Last week at the David MacDonald seminar, I mentioned to the assembled group that I spend my life responding to bug reports:
In the discussion that followed, I talked about how I spend my daily life, in essence, responding to bug reports.
I talked about how, when you spend enough time shining light in the dark recesses of a digital system, addressing its bugs and trying to add missing features, sometimes you reach a point where you realize that the digital system’s fundamental design is one substantially unsuited to the task for which it’s being used.
One of the things that became clear from the reaction to this characterization is that the notion of a “bug report,” while second nature to the digerati, isn’t something that regular everyday people necessarily understand. That’s a shame, as I believe it’s a useful notion, one that allows many problems to be solved quickly, efficiently and powerfully without recourse to blame or getting overwhelmed by scale. Nothing everything can be characterized as a bug, but many things can, especially with regards to small-scale human systems like cities.
I had a chance to take this idea out for a ride last week when I noticed that Holland College had started to demolish buildings immediately upon receipt of a building permit, without waiting for the 21 day appeal period, which ends on September 5, to arrive.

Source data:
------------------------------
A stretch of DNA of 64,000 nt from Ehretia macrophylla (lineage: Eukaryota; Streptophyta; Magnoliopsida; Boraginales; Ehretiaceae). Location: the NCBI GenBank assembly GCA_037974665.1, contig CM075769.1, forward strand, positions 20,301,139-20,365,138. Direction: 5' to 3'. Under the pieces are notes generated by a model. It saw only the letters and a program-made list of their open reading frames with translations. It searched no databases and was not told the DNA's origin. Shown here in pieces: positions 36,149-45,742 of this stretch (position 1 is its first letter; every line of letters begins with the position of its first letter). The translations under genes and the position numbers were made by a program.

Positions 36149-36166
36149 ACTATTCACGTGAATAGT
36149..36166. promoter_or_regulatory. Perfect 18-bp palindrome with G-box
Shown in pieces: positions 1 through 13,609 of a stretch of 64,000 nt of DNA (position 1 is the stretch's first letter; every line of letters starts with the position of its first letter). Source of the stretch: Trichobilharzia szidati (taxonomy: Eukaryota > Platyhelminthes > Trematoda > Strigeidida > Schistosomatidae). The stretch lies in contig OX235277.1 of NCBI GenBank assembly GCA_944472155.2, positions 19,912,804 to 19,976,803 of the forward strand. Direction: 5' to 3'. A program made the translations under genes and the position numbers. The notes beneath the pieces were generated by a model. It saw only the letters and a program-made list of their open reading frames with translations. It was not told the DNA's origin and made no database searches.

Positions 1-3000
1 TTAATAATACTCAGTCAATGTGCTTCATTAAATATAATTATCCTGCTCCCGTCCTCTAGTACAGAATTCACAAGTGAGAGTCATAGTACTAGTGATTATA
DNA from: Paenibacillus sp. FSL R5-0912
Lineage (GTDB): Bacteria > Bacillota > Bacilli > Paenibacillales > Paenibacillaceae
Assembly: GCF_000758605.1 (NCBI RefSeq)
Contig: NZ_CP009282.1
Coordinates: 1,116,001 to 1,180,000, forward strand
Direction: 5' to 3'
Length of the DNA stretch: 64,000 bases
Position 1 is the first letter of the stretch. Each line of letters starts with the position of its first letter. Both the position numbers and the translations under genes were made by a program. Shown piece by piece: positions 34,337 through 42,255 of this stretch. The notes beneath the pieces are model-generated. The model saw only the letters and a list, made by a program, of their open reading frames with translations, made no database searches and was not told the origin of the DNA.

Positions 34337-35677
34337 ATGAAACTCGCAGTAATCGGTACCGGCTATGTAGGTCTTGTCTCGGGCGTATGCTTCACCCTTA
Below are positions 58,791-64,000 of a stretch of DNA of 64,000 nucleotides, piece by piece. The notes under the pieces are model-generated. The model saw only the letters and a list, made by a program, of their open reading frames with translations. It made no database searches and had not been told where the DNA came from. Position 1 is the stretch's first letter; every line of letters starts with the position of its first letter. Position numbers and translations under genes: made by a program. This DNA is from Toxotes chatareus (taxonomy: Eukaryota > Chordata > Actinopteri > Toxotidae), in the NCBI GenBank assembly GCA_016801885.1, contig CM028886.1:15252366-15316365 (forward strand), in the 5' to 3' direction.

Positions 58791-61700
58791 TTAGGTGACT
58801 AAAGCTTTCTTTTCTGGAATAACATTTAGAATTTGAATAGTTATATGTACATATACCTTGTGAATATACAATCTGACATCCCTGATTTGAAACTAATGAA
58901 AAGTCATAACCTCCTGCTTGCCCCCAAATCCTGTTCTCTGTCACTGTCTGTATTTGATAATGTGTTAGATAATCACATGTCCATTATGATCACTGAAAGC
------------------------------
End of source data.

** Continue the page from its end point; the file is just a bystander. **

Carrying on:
This seemed like a bug to me in the city’s operating system: an unanticipated confluence of conditions that resulted in an unrecoverable error.
I was happy with Councillor Greg Rivard’s reaction to the suggestion that this was an issue that needed to be resolved.
And how often does one get to read Rukavina is right as a subhead!
And that’s the thing about bug reports, and while they’re useful: I didn’t blame anyone, I didn’t suggest that anyone had done anything wrong, or that anyone was corrupt, or that anything more than Holland College following the rules, as laid out, had happened. I simply pointed out a logical consistency in a bylaw, with the hopes that it would be corrected.